Outdoor Adventures Vol. 52
Maybe we are done with the snow, but you never know with the crazy weather that is still going across the country. I’ve been going to the Crown Point Banding Station for over thirty years and I had never seen snow fall there before last week. I was actually sleeping in my truck and woke up as a gust of wind rocked the truck. I looked out to see a blinding snow squall going across the field in front of me. At first, I thought I was dreaming. But no, it was snowing. Several squalls came through later in the day also. Lake Champlain’s temperature, right in the front yard, is about 48 degrees, so the snow didn’t stick very long, but it sure knocked down the passing birds. We had cold rain a few times also, which put the birds down and looking for a snack before going any further north. It was the coldest seven days in a row that I’ve ever spent at the station and the birds were moving around eating the midges hatching out in the area. There were four Eastern Bluebirds nesting around the site; two had young already and two on eggs that hatched while I was there. The Tree and Barn Swallows were just starting to build nests and struggling to find enough to eat.
We had a special treat, as a Say’s Phoebe, a western bird, was still around the site. We saw it several times catching bugs right around our tenting area, but it never got into a net. It was competing with the Bluebirds, so there were squabbles when it got near their nesting boxes.
We put bands on 427 birds of over thirty species during the week, over 130 of these were Yellow Rumped Warblers. A couple birds that we don’t catch every year that we banded were a Pileated Woodpecker and two Sharp Shinned Hawks. There were a couple nips taken by these birds while in hand. A few other nips were taken when we caught a couple Northern Cardinals and a few Rose Breasted Grosbeaks that can take a chunk of skin when they bite.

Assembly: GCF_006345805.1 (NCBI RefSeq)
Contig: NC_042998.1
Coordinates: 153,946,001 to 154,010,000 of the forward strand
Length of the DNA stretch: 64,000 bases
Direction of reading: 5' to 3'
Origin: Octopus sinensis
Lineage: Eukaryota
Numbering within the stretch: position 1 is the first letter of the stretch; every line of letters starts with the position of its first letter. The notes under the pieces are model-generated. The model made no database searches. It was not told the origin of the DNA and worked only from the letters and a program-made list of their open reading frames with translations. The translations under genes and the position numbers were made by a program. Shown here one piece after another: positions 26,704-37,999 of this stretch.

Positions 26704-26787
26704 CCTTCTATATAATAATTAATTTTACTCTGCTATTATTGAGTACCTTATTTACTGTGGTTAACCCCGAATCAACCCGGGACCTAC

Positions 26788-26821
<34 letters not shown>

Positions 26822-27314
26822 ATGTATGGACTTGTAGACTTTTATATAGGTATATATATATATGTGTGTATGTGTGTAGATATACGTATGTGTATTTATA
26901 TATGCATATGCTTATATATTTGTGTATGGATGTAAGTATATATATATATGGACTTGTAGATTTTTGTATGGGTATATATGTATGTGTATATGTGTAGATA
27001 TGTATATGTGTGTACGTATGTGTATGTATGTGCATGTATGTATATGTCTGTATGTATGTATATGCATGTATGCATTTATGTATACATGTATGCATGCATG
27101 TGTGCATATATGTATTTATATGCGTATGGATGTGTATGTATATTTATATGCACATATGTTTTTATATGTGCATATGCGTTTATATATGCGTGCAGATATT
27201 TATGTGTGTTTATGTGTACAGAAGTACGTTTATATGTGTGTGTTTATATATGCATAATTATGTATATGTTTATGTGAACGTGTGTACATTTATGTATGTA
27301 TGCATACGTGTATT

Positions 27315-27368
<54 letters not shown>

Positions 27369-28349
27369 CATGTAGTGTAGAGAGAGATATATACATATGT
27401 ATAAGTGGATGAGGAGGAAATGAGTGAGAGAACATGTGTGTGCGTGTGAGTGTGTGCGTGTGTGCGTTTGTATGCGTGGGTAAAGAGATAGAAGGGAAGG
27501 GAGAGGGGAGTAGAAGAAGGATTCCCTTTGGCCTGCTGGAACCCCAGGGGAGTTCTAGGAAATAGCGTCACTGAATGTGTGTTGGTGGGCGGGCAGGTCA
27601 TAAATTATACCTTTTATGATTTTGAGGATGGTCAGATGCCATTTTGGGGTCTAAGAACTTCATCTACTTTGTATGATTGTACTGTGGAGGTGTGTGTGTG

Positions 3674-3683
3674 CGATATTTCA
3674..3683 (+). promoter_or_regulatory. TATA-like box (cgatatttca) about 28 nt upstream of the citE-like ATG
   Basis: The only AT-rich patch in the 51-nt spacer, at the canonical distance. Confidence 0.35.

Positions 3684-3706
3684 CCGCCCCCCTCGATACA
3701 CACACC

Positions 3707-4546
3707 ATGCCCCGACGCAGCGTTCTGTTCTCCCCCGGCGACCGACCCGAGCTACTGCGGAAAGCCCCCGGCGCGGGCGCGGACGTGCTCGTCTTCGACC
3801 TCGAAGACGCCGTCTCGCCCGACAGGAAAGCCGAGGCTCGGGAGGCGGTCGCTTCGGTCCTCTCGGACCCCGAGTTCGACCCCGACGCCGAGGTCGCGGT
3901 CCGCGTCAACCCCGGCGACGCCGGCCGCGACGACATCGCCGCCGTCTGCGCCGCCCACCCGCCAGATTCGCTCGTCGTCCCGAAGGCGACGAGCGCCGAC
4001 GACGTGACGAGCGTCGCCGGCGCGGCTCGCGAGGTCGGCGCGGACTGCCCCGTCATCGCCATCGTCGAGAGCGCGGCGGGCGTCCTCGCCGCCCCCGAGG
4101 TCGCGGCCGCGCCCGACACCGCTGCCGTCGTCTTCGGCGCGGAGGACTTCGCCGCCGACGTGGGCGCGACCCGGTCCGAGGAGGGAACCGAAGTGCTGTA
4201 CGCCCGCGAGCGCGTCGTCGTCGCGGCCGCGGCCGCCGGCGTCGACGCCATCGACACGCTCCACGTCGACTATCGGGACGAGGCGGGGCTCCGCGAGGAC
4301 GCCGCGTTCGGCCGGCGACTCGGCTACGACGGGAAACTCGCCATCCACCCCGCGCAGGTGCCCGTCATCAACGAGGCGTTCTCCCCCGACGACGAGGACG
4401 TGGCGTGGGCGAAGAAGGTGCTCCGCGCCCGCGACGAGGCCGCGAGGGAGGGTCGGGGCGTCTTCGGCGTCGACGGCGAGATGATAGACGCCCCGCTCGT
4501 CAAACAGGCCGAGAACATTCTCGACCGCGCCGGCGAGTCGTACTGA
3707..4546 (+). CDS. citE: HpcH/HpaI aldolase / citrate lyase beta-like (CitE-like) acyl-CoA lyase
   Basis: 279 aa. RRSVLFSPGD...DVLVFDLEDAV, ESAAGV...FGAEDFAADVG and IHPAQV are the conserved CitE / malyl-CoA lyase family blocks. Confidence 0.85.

The oldest bird that we caught so far was a Song Sparrow that we banded in 2014, as a second-year old bird then. This bird nests right near our banding area and we have caught it nearly every year since it was first banded, but it keeps coming back. We had about fifteen returning birds banded in previous years including Black Capped Chickadee, Downy Woodpecker, White Breasted Nuthatch, Northern Cardinal, Wood Thrush, Brown Thrasher and Rose Breasted Grosbeak. Some of these birds were student birds and these people will receive a certificate that their bird had returned. No student birds this year as we could have no visitors at the station and the five of us had to maintain our spacing and were always wearing a mask, except when eating.
Another thing that we were doing at the station this year was collecting two tail feathers from certain species of birds for a Bird Genoscape Project. What is learned from these feathers is the migration route that these birds take from their southern wintering grounds to their northern breeding area. This information is gained by scraping from the quill of these feathers. This is being done to map the population-specific migratory flyways of over 100 species of migratory birds. This project has been going on for about three years and routes for some birds have already been established.
It was another nice weekend here in this area and many people were out and about on the trails, lakes and ponds in the area, hiking, boating, canoeing, bird watching, fishing and turkey hunting. If I saw twenty cars in a parking area, I sure would not have taken a hike there, but many did. There are so many places in the area that get little or no use like the Haderondah Area, where there were only four vehicles. The Pigeon Lake Wilderness Area has several access points off the Big Moose and Higby Roads and Uncas Road. There are plenty of places to roam in that area, but take a map and compass, as your cell phone may not work. Canoeing or kayaking down the North Branch of the Moose River before the flies come out is always a nice trip.
The blackflies are just coming out, but that’s another story. See ya.
A Say’s Phoebe